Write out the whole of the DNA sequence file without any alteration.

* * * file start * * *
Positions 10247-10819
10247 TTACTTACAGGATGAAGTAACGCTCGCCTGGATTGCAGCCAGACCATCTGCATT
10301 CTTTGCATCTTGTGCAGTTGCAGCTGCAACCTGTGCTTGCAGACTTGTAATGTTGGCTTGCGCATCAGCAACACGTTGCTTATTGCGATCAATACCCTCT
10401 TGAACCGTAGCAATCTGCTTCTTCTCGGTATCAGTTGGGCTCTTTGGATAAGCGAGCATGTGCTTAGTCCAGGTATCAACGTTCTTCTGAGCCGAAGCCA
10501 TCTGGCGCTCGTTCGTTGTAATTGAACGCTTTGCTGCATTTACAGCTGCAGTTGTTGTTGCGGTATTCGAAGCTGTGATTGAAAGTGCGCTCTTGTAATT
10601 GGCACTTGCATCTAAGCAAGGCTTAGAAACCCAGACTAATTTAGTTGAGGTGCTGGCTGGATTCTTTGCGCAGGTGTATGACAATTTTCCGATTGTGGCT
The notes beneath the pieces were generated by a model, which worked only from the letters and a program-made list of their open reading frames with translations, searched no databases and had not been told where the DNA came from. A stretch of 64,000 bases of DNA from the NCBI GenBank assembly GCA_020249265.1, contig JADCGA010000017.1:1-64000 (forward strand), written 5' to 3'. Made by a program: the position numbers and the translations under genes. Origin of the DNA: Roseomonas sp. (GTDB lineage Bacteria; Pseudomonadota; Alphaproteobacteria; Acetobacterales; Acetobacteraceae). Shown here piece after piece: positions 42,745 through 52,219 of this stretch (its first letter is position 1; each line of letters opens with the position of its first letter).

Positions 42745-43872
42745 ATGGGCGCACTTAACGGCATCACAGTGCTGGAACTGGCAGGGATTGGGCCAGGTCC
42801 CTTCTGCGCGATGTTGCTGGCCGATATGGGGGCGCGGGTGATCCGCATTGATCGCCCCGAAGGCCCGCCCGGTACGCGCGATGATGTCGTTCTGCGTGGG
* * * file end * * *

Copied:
Positions 10247-10819
10247 TTACTTACAGGATGAAGTAACGCTCGCCTGGATTGCAGCCAGACCATCTGCATT
10301 CTTTGCATCTTGTGCAGTTGCAGCTGCAACCTGTGCTTGCAGACTTGTAATGTTGGCTTGCGCATCAGCAACACGTTGCTTATTGCGATCAATACCCTCT
10401 TGAACCGTAGCAATCTGCTTCTTCTCGGTATCAGTTGGGCTCTTTGGATAAGCGAGCATGTGCTTAGTCCAGGTATCAACGTTCTTCTGAGCCGAAGCCA
10501 TCTGGCGCTCGTTCGTTGTAATTGAACGCTTTGCTGCATTTACAGCTGCAGTTGTTGTTGCGGTATTCGAAGCTGTGATTGAAAGTGCGCTCTTGTAATT
10601 GGCACTTGCATCTAAGCAAGGCTTAGAAACCCAGACTAATTTAGTTGAGGTGCTGGCTGGATTCTTTGCGCAGGTGTATGACAATTTTCCGATTGTGGCT
The notes beneath the pieces were generated by a model, which worked only from the letters and a program-made list of their open reading frames with translations, searched no databases and had not been told where the DNA came from. A stretch of 64,000 bases of DNA from the NCBI GenBank assembly GCA_020249265.1, contig JADCGA010000017.1:1-64000 (forward strand), written 5' to 3'. Made by a program: the position numbers and the translations under genes. Origin of the DNA: Roseomonas sp. (GTDB lineage Bacteria; Pseudomonadota; Alphaproteobacteria; Acetobacterales; Acetobacteraceae). Shown here piece after piece: positions 42,745 through 52,219 of this stretch (its first letter is position 1; each line of letters opens with the position of its first letter).

Positions 42745-43872
42745 ATGGGCGCACTTAACGGCATCACAGTGCTGGAACTGGCAGGGATTGGGCCAGGTCC
42801 CTTCTGCGCGATGTTGCTGGCCGATATGGGGGCGCGGGTGATCCGCATTGATCGCCCCGAAGGCCCGCCCGGTACGCGCGATGATGTCGTTCTGCGTGGG